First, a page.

(Bloomberg) — China’s factory gate prices rose faster than expected in April, while consumer prices climbed again as Covid outbreaks and lockdowns last month drove food and fuel costs higher.
The producer price index rose 8% from a year earlier compared to 8.3% in March, official data showed Wednesday, above the median estimate of a 7.8% increase in a Bloomberg survey of economists. Consumer-price growth accelerated to 2.1% from 1.5% in the previous month, faster than a projected 1.8% gain.
While commodity prices are inching down from the very high levels spurred by the war in Ukraine, costs remain elevated and have squeezed manufacturers’ profits. Covid outbreaks in China and restrictions intended to contain them have indirectly added to operating costs, making it tougher for factories to maintain production, obtain raw materials and ship out finished goods.
The uptick in consumer inflation was attributable to virus outbreaks and higher global commodity prices, Dong Lijuan, senior statistician at the National Bureau of Statistics, said in a statement accompanying the data.
“Panic buying and stocking among consumers likely also pushed up demand,” said Zhang Zhiwei, president and chief economist at Pinpoint Asset Management. “As supply chain disruption is gradually resolved, inflationary pressure may fade away.”
Food became pricer in April as several areas locked down to contain the spread of Covid. Fresh vegetable costs jumped 24% from a year ago, compared to an increase of 17.2% in March, NBS data showed. Pork prices continued to fall, plunging 33.3%.
A 28% jump in fuel costs also contributed to higher consumer prices. Prices of vehicle fuel rose the fastest of any metric within the CPI basket, according to a breakdown provided by the NBS.
Core CPI, which excludes volatile food and energy prices, rose 0.9%, compared to March’s 1.1% increase.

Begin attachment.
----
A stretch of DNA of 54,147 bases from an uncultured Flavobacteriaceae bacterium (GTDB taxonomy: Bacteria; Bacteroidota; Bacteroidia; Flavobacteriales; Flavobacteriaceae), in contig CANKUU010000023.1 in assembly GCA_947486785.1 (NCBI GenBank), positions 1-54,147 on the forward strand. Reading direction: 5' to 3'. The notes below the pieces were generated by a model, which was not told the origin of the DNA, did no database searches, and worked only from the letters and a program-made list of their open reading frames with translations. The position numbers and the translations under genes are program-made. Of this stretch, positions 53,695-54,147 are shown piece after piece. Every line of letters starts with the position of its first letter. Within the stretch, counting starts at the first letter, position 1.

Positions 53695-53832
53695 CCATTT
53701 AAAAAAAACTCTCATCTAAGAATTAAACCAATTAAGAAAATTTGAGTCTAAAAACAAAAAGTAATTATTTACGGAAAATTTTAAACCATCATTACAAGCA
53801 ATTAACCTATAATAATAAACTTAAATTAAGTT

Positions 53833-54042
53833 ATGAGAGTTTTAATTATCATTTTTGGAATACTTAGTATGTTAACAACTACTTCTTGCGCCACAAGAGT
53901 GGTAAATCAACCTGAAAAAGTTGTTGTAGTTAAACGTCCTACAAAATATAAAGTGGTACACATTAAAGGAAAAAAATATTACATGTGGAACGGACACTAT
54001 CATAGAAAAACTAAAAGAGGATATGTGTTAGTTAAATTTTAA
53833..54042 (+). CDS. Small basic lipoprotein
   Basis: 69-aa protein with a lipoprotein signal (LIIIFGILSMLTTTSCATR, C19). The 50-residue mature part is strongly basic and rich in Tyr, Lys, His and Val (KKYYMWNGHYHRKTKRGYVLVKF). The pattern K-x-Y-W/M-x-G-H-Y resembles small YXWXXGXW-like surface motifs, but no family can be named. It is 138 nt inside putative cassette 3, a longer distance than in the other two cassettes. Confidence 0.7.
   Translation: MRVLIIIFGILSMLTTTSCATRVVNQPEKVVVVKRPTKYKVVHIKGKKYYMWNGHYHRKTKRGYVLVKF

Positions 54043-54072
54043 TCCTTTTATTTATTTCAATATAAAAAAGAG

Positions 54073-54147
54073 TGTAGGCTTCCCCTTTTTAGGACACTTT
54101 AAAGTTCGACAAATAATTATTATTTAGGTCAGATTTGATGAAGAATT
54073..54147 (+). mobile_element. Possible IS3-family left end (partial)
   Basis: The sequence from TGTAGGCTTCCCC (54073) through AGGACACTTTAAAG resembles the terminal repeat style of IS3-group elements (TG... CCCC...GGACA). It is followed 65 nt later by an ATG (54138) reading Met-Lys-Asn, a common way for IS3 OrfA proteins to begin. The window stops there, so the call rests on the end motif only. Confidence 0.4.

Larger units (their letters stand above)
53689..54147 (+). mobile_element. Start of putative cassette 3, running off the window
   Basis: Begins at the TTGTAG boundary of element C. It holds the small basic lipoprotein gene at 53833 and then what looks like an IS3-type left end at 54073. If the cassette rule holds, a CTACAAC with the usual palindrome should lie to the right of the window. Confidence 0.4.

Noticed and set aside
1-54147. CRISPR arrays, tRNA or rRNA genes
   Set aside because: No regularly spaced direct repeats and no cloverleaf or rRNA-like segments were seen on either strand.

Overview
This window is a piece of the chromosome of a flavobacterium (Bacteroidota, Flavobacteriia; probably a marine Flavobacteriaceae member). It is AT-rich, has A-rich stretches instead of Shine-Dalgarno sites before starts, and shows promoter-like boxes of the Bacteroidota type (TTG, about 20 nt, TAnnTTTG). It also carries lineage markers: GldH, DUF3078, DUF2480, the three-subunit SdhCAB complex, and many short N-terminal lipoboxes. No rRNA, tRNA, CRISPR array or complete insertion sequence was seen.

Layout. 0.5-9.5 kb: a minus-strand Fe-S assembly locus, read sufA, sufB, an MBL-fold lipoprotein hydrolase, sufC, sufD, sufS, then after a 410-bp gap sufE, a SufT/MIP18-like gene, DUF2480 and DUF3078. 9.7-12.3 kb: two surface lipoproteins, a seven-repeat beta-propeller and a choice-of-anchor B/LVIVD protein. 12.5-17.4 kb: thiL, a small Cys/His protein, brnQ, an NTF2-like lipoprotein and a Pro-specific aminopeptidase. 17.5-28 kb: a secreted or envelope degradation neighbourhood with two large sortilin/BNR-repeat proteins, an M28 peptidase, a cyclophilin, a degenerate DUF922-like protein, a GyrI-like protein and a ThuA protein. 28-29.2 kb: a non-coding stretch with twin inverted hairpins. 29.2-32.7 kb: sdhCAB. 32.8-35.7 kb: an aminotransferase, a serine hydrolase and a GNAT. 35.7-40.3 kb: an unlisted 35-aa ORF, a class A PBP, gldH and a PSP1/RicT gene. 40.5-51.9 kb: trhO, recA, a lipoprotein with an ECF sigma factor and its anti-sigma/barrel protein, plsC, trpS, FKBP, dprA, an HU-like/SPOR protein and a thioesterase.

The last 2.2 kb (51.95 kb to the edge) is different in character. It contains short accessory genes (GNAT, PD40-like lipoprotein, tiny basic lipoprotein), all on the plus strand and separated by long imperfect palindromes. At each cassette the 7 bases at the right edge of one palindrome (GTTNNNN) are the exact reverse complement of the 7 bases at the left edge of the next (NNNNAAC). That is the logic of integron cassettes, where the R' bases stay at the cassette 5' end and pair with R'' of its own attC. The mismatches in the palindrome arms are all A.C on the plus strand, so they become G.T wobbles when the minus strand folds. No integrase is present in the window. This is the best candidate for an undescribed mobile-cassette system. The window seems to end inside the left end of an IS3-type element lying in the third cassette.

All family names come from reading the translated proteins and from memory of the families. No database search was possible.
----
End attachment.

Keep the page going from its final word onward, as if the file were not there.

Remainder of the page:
The lockdown in Shanghai threatens to exacerbate global supply chain pressures and inflation concerns, according to economists at Fitch Ratings. The economists cited a plunge in Shanghai freight traffic volume in April and early May resulting in backlogs at the port of Shanghai as contributors to those issues, according to a research note published Tuesday before China’s inflation data was released.
“With Shanghai handling around a fifth of China’s port volume and China accounting for 15% of world merchandise exports, shortages of manufactured goods could intensify, adding to existing global inflationary pressures,” the Fitch economists wrote. “This channel is likely to outweigh the effect of slower growth in China on global inflation through a weakening of commodity demand and prices.”
The decision to stand by a strategy built on strict Covid curbs has led several economists to cut growth forecasts for the year to well below the government’s target of about 5.5%, as an unswerving commitment to Covid Zero means more cities will lock down or mass test their citizens for as long as the virus is spreading. The capital city Beijing, e-commerce hub Hangzhou and Yiwu, a city known for wholesaling Christmas decorations, have all rolled out restrictions to contain the virus.
(Updates from paragraph 4 with additional context and analyst commentary.)
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